"With Shai Gilgeous-Alexander, he's got the ball in his hands a lot too, so you go through passages of play where [Giddey] doesn't and he's still very effective; off the elbows, off the post. He's good in the corners; they can get it to him and then he finds people."

The Boomers went through a stylistic evolution over the Tokyo Olympics campaign; the nature of the players coming through the program meant a shift in how the team played.

The roster was more athletic, longer, and bigger on the wings. Goorjian recognised that, embraced it, and built a team that had an increased focus defensively, with the ability to push the ball better than any Australian team that's preceded it.

"That athleticism side of it, around him, is really helpful, but also we need guys like (Chris) Goulding, who can shoot the ball," Goorjian said.

"That's one thing you saw with OKC, they put around him guys that can catch and shoot, because he'll find them. I see that as exciting. you're adding a piece now... that is completely different. He's a guy that can make all those guys better. He's a piece we didn't have in the last one. He's something we're gonna build around."

An elite, playmaking point guard was something missing from the Boomers' most recent Olympic team, and there's a sense that a player like Giddey could be the key to unlocking an entire new level for Goorjian's group.

Imagine Patty Mills, one of the best scorers in the international game, playing next to a point guard like Giddey who can create advantages and distribute in an elite way in the half court. There's also the opportunity for a partnership to develop between Giddey and Jock Landale; a pick-and-roll duo that has the potential to be among the most potent in the entire tournament.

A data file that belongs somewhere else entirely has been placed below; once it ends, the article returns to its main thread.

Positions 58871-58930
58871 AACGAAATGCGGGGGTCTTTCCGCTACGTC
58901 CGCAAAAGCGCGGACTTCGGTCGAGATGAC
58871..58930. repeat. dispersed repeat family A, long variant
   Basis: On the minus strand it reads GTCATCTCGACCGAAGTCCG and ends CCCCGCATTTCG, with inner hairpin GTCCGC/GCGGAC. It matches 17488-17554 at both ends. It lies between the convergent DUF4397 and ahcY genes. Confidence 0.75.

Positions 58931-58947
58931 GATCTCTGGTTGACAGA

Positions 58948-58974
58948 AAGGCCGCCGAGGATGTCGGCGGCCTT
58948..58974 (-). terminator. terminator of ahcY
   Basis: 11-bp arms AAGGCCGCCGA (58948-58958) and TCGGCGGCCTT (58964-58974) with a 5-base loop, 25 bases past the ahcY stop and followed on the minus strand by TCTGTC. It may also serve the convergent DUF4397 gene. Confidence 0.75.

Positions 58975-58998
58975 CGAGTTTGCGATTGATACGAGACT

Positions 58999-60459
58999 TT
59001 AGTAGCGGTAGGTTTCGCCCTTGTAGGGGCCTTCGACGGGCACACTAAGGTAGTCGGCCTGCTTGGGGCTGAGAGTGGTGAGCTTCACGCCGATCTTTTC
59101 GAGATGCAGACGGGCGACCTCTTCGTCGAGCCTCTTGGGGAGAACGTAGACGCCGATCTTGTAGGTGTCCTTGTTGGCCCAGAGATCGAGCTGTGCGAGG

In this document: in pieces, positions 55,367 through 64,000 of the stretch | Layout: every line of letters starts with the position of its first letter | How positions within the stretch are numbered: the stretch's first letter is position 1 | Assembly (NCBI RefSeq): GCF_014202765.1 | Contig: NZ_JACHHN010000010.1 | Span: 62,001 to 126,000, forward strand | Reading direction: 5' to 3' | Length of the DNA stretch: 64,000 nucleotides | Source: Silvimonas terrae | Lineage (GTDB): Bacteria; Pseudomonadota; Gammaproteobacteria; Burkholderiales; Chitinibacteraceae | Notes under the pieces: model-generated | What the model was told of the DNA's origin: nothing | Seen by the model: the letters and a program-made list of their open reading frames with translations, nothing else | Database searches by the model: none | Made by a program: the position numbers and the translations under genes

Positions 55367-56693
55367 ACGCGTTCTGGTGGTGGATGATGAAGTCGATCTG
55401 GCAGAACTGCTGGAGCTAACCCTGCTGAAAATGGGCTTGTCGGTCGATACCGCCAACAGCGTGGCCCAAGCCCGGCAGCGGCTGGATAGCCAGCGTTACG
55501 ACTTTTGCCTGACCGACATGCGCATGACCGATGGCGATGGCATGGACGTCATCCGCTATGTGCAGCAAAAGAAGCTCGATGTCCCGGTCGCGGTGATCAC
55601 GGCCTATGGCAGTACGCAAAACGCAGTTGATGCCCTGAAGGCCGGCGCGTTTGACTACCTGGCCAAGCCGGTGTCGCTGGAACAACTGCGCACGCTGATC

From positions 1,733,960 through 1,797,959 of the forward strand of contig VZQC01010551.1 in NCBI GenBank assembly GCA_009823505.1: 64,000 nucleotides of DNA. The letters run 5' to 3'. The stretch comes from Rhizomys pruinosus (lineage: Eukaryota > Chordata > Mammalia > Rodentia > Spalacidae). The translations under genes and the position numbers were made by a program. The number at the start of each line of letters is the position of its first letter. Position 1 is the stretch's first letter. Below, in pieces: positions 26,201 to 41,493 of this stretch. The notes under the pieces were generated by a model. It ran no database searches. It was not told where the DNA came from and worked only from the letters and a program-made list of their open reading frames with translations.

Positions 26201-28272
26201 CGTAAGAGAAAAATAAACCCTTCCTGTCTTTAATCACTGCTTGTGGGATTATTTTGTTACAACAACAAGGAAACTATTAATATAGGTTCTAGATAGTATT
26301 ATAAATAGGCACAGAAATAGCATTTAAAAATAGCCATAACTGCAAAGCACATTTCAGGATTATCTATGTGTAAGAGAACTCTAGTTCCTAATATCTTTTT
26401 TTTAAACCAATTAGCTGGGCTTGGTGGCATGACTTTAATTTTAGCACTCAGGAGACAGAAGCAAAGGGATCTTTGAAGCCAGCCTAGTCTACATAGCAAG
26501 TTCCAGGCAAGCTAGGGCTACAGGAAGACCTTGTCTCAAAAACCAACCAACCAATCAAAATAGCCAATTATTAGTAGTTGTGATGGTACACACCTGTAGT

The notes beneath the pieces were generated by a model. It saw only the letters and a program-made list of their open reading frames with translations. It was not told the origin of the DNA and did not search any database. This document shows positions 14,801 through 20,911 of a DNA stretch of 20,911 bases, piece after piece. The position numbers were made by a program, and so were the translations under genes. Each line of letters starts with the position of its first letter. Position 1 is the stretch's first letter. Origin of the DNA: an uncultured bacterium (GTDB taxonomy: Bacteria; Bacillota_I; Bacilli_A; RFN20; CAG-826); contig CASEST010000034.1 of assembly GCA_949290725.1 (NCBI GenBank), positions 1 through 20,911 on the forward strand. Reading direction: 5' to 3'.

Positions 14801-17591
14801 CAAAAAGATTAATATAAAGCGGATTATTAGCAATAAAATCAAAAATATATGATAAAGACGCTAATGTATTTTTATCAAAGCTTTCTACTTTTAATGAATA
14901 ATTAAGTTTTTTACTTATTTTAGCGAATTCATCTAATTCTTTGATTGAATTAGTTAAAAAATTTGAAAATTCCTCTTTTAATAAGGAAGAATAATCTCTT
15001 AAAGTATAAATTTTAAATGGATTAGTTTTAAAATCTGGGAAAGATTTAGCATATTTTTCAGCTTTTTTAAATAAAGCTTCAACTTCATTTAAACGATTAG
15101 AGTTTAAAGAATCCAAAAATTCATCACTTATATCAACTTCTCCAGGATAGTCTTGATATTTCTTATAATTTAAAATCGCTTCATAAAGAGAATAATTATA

The Boomers also have a host of high level wings -- from Josh Green, to Joe Ingles, and Matisse Thybulle -- who can shoot the ball and fill spots in transition, and now have the benefit of having someone at the one-spot who excels as a passer in the open floor.

"He's a young guy, but he plays in a mature way," Green, who was on the Boomers' bronze medal winning team, told ESPN.

"I think that's important going into a World Cup, being able to have a mature point guard who's able to handle situations like that. We have a lot of weapons everywhere. He's gonna be able to utilise those, and be able to pick and find. I'm excited. It's not too often you have a country that has the amount of young players - our core - moving forward, so to be able to start at this age, and be able to run with him, I'm super excited."

Mills, of course, remains the Boomers' focal point from a scoring perspective. He's been the team's most potent offensive player over their last few major campaigns, and has led Australia by example, both on and off the court; he's still, without a shadow of a doubt, the Boomers' leader. But Goorjian understands how valuable it is to have a high-level point guard at one's disposal. In another universe, that person was supposed to be Ben Simmons, but he relinquished that opportunity; regardless of those circumstances, Giddey's place as the heir of the role of head of the Boomers' snake became more and more obvious with every passing day.

Goorjian knows how important it is to lean into Giddey's talent, because he's the rising tide that can lift all boats: making the most of Giddey's talent is the key to getting the most out of everyone else.